--Be careful not to isolate yourself.  It's alright to take time for yourself but don't cut yourself off from the support of family and friends.
--Talk over your plans.  Decide what you want to do and what can be avoided.

Do what is comfortable for you.  May you find what works for you.

Monday, April 14, 2014

Respect The Tech

I recently took an excellent class at a writer's center in suburban Maryland and learned that my blog, Cry Laugh Heal, needs a technological overhaul.
Today's title, "Respect The Tech" is wise advice from my savvy and humorous teacher, Mary T. McCarthy, who currently is an editor at Splice Today (, and founded and writes for her own popular humor website called Pajamas and Coffee (  She's the mother of four children and I'm not sure where she finds the time or energy but she also has a book coming out this summer called "The Scarlet Letter Society".  Whew! McCarthy is one busy and very smart dynamo.
Basically "respect the tech" means to get your blog or website set up correctly and technologically right.  And if you personally can't get it right, then you must find someone you can trust to keep you on the tech straight and narrow.  The tech is too important to be ignored.  Take it from me, ignoring it brings unwelcome consequences.  I didn't mean to ignore it, I just got overwhelmed by it and other things going on in my life and I thought everything would be okay. NOT!
I think I was spending so much time on the writing and the writing and the writing that I took my eye off the tech.  I am now trying to catch up as best I can and I hope you will be patient with my project currently under construction.

The software I have been using is woefully out of date and there are many, many updates that need to be installed.  Patience and calm are my current watchwords as I transition from one site to another and I must admit that I am learning a lot which is a good thing right?
I'm not going to go on and on and about what I need to do but I would like to give my wonderful readers a heads up that change is in the making and I am busy trying to make sure that all is in place before I launch a new and improved Cry Laugh Heal.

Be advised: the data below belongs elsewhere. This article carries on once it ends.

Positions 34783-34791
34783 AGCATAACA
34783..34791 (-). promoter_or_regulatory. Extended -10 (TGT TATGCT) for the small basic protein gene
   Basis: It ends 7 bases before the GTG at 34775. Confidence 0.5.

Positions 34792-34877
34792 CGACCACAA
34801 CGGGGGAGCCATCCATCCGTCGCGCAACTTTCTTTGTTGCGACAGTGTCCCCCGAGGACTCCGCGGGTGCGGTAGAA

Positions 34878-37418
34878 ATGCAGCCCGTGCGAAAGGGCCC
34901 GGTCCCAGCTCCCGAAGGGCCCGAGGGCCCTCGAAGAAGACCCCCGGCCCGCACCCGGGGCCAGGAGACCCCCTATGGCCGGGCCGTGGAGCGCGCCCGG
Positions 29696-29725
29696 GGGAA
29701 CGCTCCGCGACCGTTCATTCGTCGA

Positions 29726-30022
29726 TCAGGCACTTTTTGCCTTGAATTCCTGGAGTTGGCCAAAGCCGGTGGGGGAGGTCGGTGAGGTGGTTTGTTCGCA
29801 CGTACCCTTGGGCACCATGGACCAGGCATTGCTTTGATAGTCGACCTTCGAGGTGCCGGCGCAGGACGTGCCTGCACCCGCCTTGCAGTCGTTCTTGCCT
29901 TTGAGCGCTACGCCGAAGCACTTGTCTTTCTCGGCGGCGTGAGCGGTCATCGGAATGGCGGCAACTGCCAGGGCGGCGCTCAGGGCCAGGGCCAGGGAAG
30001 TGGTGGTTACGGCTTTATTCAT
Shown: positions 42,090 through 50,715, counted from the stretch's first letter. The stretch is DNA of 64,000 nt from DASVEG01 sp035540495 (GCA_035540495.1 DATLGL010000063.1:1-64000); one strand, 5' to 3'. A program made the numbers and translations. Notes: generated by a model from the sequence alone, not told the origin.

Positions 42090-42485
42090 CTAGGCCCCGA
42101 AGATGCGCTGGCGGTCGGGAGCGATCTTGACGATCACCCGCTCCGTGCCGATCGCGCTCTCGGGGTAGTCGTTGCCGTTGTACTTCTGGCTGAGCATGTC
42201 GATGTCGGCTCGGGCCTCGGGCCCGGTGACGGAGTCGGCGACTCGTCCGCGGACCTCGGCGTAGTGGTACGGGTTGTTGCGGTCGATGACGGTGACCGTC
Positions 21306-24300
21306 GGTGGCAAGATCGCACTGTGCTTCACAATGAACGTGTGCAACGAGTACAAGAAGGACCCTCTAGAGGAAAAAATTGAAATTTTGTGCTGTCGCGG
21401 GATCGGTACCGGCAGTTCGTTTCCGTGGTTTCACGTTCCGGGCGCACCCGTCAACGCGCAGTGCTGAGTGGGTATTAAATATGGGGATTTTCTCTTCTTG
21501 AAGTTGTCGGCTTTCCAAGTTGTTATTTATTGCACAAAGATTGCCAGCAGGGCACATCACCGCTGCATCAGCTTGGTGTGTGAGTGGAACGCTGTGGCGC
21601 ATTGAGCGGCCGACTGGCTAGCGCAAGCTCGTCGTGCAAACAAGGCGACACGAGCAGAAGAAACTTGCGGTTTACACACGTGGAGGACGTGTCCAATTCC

Any feedback you want to send me is definitely welcome.

Thank you!!

Thursday, April 10, 2014

This I Believe -- Book Excerpt

"This I Believe" is a fantastic book that keeps on giving inspiration to me.
I recently discovered this book quite by accident.  I was in Richmond, Virginia with my son and his girlfriend and we came upon a local non-profit that was giving away books for free.  I couldn't believe it.  Free. Books.
Free books are irresistible to me.  This would be similar to offering the editor of Vogue free clothes and accessories.  A room of tables full of all kinds of books just waiting for someone to come along and adopt them and take them home.  Where do I start?  I immediately wondered how many I would be able to carry to the car.
Early in my book grab, I found "This I Believe" and I snatched it up right away because the subtitle of the book said it was about "The personal philosophies of remarkable men and women"  and is also based on the NPR series of the same name.  "This I Believe" features 80 essayists, some famous and some unknown, writing to complete the thought that begins the book's title.
I decided I didn't want to read the essays in order; that jumping around from famous to unknown and back again would make the book more interesting.  One essay, titled "The Making of Poems" caught my eye because beautifully written poetry expands my viewpoint of the world.  Quickly, I found that the essay is really about resilience, one of my favorite topics to explore and talk to others about for never ending periods of time.
I love to find out how a person has pulled themselves back together after a personal crisis and what has kept them going.  What fuels their inner strength?  How did they learn so much from the pain in their life?  I think the answer is as varied as the billions of people making up Planet Earth but in this case, let's focus on author Gregory Orr's resilience and his remarkable essay which begins here:
The Making of Poems
By Gregory Orr
I believe in poetry as a way of surviving the emotional chaos, spiritual confusions, and traumatic events that come with being alive.
When I was twelve years old, I was responsible for the death of my younger brother in a hunting accident.  I held the rifle that killed him.  In a single moment, my world changed forever.  I felt grief, terror, shame, and despair more deeply than I could ever have imagined.  In the aftermath, no one in my shattered family could speak to me about my brother's death, and their silence left me alone with all my agonizing emotions.  And under those emotions, something even more terrible : a knowledge that all the easy meanings I had lived by until then had been suddenly and utterly abolished.